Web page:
It’s been all about the beer this week as the big news is: Hammerton beer has arrived in Muswell Hill!  The delightful Prohibition Wines on Fortis Green Road is stocking the family brew. I am DONE FOR! 

I stocked up a bit and did my first experimental batch of beer bread.  YUM.  It’s very good. 

I’m going to fiddle around with the recipe a bit, and try it with the Oyster Stout next time (I used the Islington lager).  I might knead it a bit too – Jane didn’t say anything about that.  The texture was good even without kneading though, and toasted with some scrambled eggs on top – divine.

Last night I went on a pub-crawl with beer expert Glenn Payne.  What a fab night! We went to three pubs in Islington, all of which had Hammerton beer on tap. 

The Islington

The Joker of Penton Street

The Craft Beer Co – loved this place, they had a fantastic band on – The Thumping Tommys – there every Wednesday I think.

I’d never met Glenn before, the lovely Jane Milton made a virtual introduction over the internet.  We talked the hind legs off a donkey.  We mostly chatted about beer of course – he liked both the Islington and the N7 and was very complimentary about both.  Being allergic to seafood he didn’t try the Oyster Stout, which is my favourite I think…  I’ll have to drink a lot more of all 4 of the Hammerton brews though, just to be sure!  We also talked about pairing beers with food, and cooking with beer.  Oooh, lovely BEER!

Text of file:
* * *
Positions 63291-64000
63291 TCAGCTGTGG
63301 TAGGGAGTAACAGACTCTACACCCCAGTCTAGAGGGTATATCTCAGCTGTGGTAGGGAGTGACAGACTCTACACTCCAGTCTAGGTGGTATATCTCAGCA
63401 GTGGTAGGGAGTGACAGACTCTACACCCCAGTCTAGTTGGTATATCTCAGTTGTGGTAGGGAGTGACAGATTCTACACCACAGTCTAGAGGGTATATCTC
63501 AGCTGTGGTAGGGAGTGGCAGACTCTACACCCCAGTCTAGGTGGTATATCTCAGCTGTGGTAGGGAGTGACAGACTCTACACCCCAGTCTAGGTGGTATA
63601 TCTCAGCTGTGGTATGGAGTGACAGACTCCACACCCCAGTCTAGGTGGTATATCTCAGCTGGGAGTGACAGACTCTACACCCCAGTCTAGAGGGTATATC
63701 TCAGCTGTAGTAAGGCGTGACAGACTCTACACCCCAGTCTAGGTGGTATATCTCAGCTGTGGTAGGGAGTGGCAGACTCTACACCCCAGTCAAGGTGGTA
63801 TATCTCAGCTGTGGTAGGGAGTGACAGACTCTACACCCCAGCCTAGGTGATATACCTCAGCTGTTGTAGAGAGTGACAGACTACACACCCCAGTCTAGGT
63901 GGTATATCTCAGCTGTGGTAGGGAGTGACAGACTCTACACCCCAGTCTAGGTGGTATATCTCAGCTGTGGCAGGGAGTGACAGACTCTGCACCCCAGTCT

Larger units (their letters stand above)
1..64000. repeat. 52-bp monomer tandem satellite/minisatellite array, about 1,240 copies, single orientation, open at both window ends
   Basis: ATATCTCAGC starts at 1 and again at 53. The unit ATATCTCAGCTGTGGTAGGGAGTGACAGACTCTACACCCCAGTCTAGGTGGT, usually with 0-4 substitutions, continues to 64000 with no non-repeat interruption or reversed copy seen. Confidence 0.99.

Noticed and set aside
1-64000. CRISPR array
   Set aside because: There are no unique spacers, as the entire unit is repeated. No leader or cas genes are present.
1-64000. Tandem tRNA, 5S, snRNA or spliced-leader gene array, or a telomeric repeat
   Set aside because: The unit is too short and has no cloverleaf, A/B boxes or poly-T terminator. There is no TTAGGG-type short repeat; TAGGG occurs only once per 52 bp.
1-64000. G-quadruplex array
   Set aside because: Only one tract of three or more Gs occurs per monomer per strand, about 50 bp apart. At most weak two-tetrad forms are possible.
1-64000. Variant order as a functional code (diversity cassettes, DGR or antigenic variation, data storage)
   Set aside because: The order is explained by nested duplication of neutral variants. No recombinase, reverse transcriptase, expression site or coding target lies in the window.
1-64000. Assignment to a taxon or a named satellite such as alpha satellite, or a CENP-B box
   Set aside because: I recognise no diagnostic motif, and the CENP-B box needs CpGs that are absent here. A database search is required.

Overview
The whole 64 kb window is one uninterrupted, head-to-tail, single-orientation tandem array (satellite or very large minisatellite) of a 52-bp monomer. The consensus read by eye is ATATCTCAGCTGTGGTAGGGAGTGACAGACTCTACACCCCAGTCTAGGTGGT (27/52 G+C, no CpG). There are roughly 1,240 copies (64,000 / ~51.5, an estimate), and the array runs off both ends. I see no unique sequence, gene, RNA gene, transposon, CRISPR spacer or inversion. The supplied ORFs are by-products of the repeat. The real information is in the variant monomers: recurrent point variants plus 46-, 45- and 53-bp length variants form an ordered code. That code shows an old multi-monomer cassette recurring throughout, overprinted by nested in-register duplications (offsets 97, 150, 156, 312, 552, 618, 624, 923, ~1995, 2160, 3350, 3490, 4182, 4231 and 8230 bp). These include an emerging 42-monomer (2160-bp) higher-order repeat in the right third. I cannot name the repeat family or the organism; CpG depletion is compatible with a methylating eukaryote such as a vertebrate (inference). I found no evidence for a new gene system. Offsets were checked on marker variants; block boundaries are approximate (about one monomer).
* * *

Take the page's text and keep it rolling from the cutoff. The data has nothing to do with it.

When I got home around midnight I was famished.  I spied the beer bread, toasted a couple of slices and had them with Worcestershire sauce and some pokey cheddar.  Jane was quite right about the cheese (see below) – perfect!

Jane Wyatt’s Beer Bread

(Makes 1 loaf)

¼ cup butter

3 cups self-raising flour

2 tablespoons sugar

1 can beer*

Melt butter in preheated 325 degrees (160 degrees C) oven.  Mix together remaining ingredients; pat into a greased loaf pan.  Drizzle melted butter over bread dough.  Bake at same temperature 1 hour.

* I used one 330ml bottle of Hammerton Islington and 1 and1/2 tablespoons water.  I baked my bread at 140 C as I have a fan oven. 

After thoughts: Jane thinks this bread is even better when toasted with sharp cheddar cheese, served open-face.

The note above is from my all time food writing heroine Johna Blinn.  She had lunch with Jane and was told: “I’m not a real cook, you know.  Do you like beer bread?  I love it because it is very easy to make.  You can cook it and slice it and toast it and it’s absolutely wonderful!”  I wholeheartedly agree!

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